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Now Facebook Messenger Gives Context About People Contacting You

Getting messages from someone you don’t know can be a pretty intimidating experience. How did they find you? Why did they reach out?

To make new connections less jarring, Facebook Messenger is introducing a new feature on Thursday that gives you bits of information about someone messaging you for the first time, whether the person is one of your Facebook friends or not. The Messenger team is rolling it out to iOS and Android users in the U.S., UK, France and India over the next few weeks.

Think of it almost like an icebreaker, or “a way to give you more context about new conversations in Messenger,” a Facebook spokesperson told Mashable.

When someone messages you for the first time, Messenger plucks bits of information from their Facebook profile, like what their job is, which town or city they live in, and who your mutual friends are (if you have any), then displays that info above their first message, alongside their profile name and photo, like so:

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Image: Facebook

The new feature is similar to one offered in Hello, the app Facebook quietly rolled out in April, which gives Android smartphone owners tidbits of information about the person on the other end of the line.

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Messenger’s new context feature is somewhat similar to the one in Hello, the Android app Facebook released in April, only savvier.

But the feature people will see in Messenger is a tad more savvy. It shows information Facebook thinks will prove most useful, while respecting both users’ privacy settings. That’s key, especially if you and the other person aren’t actually friends on Facebook — in which case, only publicly available information on your profiles is used.

It’s a small feature in the big scheme of things for Messenger but one that makes sense. Facebook already sits on data from 1.44 billion active monthly users, so why not use some of their publicly available information to give a little context about new folks who message you? And of course, if the feature helps boost Messenger’s user engagement — the more friends you message, the more time you spend on the service — it’s a win-win.

You Can Now Sign up in Periscope without Twitter Account

Twitter’s live-streaming app Periscope got a few updates on Monday, making it lot easier to use for those not already locked into the Twitter ecosystem.

Now you can use your phone number to sign up for Periscope, with no need for a Twitter account at all.

The version 1.0.4 update, detailed in this post on Medium, also adds the ability to reply directly to comments in Periscope chats — a change that could vastly improve the app’s social interaction features.

And because not all Periscope users are always on their best behavior, the app will now notify all users watching when a user has been blocked — effectively calling out any trolls on a particular stream.


Image: Periscope

Finally, the update allows a user to change her avatar. You can use any image in your camera roll, or you have the option to take a new photo.

Taken together, the updates indicate that Twitter is looking to aggressively grow the app’s footprint beyond the wordy confines of its text-based platform. The strategy is particularly interesting considering Meerkat’s recent update, which also reduced its reliance on Twitter.

With both live-streaming apps moving away from Twitter dependence, their growth will likely be more affected by user experience and service reliability than ever before.

Reddit Going To Launch Its First Email Newsletter, Called Upvoted Weekly

Reddit, the internet’s portal into virality, needs a table of contents — and it’s getting one, with the site’s first curated email newsletter.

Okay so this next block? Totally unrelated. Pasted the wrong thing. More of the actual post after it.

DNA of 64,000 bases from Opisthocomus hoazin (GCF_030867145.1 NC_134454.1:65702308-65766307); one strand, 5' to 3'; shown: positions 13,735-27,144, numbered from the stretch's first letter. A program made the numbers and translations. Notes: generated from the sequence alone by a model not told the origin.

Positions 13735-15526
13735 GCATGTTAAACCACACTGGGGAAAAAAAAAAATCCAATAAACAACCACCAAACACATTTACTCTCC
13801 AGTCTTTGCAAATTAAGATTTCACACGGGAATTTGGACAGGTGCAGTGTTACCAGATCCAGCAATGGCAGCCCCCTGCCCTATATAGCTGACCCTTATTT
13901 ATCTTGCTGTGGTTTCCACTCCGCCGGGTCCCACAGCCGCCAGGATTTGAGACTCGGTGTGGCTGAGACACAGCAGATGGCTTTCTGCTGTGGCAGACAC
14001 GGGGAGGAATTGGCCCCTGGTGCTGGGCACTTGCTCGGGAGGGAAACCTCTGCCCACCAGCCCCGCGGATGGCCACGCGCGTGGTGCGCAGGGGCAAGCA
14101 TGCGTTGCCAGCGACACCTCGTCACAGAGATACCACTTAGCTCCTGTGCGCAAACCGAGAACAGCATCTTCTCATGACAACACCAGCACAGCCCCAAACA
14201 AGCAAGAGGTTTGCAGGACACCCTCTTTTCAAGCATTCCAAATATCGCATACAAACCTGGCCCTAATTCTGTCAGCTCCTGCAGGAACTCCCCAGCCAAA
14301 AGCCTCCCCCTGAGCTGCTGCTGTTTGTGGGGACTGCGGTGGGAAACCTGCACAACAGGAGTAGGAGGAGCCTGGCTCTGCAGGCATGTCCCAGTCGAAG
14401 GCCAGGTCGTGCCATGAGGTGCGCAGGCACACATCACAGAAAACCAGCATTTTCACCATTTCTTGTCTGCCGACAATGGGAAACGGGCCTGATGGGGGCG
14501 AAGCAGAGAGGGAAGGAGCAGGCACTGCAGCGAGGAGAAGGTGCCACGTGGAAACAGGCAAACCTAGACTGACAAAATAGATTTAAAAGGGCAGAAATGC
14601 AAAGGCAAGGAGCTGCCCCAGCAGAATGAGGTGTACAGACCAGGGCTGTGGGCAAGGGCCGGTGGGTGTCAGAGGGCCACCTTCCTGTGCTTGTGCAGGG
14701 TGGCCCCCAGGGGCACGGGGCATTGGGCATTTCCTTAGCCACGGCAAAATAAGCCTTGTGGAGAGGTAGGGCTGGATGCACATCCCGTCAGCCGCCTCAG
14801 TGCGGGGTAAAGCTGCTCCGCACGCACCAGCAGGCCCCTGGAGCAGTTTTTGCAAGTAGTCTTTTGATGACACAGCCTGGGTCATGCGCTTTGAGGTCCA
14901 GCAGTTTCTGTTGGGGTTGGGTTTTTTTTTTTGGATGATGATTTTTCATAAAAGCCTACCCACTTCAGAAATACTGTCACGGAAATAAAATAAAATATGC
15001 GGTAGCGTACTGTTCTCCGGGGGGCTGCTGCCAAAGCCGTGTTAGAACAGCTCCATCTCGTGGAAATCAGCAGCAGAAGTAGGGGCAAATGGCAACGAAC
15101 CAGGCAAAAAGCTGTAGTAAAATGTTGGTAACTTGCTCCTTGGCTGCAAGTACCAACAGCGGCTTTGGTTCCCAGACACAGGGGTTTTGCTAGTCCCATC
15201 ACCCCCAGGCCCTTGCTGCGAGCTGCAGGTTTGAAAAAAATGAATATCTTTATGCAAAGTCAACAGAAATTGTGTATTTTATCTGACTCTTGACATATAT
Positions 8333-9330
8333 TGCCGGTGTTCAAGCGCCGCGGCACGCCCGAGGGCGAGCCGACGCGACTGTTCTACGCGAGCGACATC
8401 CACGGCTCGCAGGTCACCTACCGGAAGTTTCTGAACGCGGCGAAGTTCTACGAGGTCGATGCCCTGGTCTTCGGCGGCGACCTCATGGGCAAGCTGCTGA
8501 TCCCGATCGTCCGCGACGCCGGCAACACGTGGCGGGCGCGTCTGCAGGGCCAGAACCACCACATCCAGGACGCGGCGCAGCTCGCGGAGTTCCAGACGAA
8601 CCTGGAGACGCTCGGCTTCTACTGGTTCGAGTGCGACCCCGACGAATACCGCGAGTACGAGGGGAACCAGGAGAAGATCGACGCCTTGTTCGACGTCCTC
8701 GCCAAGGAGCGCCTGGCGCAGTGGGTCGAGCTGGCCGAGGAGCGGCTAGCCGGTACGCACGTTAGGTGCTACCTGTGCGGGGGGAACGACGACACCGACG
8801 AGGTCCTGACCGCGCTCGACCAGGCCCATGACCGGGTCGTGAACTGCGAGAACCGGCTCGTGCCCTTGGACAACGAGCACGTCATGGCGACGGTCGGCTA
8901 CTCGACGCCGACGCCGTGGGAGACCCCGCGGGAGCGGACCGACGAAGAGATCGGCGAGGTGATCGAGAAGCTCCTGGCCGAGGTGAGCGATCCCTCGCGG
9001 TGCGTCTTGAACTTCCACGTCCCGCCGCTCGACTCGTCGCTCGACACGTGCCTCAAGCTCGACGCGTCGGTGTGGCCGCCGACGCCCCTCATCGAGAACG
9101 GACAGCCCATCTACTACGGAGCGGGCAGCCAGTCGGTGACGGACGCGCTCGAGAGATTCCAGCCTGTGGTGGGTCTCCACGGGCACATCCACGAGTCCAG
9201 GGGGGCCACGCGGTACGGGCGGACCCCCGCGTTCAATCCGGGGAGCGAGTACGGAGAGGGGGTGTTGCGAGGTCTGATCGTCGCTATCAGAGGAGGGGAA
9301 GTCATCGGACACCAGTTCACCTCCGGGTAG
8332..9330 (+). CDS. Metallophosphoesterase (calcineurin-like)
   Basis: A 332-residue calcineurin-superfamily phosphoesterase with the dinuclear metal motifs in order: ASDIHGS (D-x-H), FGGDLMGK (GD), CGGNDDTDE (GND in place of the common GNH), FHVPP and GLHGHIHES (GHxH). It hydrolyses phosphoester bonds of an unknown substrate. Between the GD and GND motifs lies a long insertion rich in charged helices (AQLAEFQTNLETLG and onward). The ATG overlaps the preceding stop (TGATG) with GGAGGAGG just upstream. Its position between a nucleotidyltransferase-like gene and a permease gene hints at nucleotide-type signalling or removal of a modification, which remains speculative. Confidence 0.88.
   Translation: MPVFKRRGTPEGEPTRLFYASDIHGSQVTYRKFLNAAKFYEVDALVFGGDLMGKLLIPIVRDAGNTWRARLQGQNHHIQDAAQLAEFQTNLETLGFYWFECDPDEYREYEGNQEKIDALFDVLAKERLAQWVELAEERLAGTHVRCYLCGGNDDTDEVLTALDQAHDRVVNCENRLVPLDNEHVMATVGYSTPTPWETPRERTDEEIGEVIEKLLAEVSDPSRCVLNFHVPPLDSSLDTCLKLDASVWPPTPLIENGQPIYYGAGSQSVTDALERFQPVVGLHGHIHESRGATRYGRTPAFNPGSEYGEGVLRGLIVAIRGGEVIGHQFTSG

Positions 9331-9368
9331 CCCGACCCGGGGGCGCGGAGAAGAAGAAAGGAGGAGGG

The new email newsletter will go out to users every Sunday and will be curated by staffers to help surface stories that might otherwise get lost in one of the thousands of communities, which are called subreddits. The social news site announced the launch on Tuesday.

The newsletter, called Upvoted Weekly, comes three months after Reddit debuted its first podcast, also called Upvoted, which follows up with the people behind the big stories popping on Reddit.

The move may help Reddit to take more ownership of the viral content that users post, which ranges from the inspiring to cute cats to gross fast food stories. It also helps fend off curatorial competitors like Tumblr, which is competing for Reddit’s “front page of the Internet” status.

“Content surfaced and created by redditors sets the global agenda every day,” Alexis Ohanian, cofounder and executive chairman of Reddit, told Mashable. “This new approach is another example of getting in front of new audiences while re-engaging existing ones via new channels.”

The subtext to that statement: Reddit is often a go-to source for media outlets (including this one) to discover viral Internet stories and occasional news, but some of those publications arguably end up profiting more from content that first surfaced on Reddit than Reddit itself does.

Part of the reason for Reddit getting cut out of the viral publishing game as a middleman is that the site is more chaotic and difficult for new and even some existing users to navigate, leaving an opening for other publications fill the void.

Ohanian hinted at this problem in an interview with Mashable late last year: “We need to do a better job with things like mod tools and discovery… It’s a failure of UX that so many people don’t even understand how reddit works.”

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Ohanian rejoined Reddit full-time as executive chairman in November after CEO Yishan Wong abruptly resigned following a dispute over office space.

Since then, Ohanian has used the credibility that comes from being cofounder of Reddit to crack down on nude images, work toward building safer communities and push for better discovery — all of which could make Reddit just a little more approachable as it vies for the mainstream.

Instagram Introduces New Editing Tools and Post Notifications

Instagram is making it easier to keep tabs on posts from friends, celebrities or other users you want to follow more closely. The app’s latest update adds the ability to subscribe to posts from specific users and introduces two new editing tools that allow you to adjust the color tones of your photos

The new editing tools, fade and color, appear in the app’s adjust menu and allow you to tweak the way colors look in your photo.

Fade softens all of the colors in your image “to bring a quiet tone,” Instagram says. The look is similar to certain filters already in the app but the fade tool seems to apply the effect in a more uniform way than filters, which focus more on particular parts of an image. Like other tools in the adjust menu, fade comes with a slider that allow you to control the strength of the effect.

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Instagram’s new “fade” tool. Image: Instagram

Color also plays with the color tones of an image by adding different tints to a photo’s shadows or highlights. Choose whether you want to focus on the darker parts of an image (shadows) or the lighter areas (highlights) and choose the tint. Yellow, orange, red, pink, purple, blue, cyan and green are the colors currently available.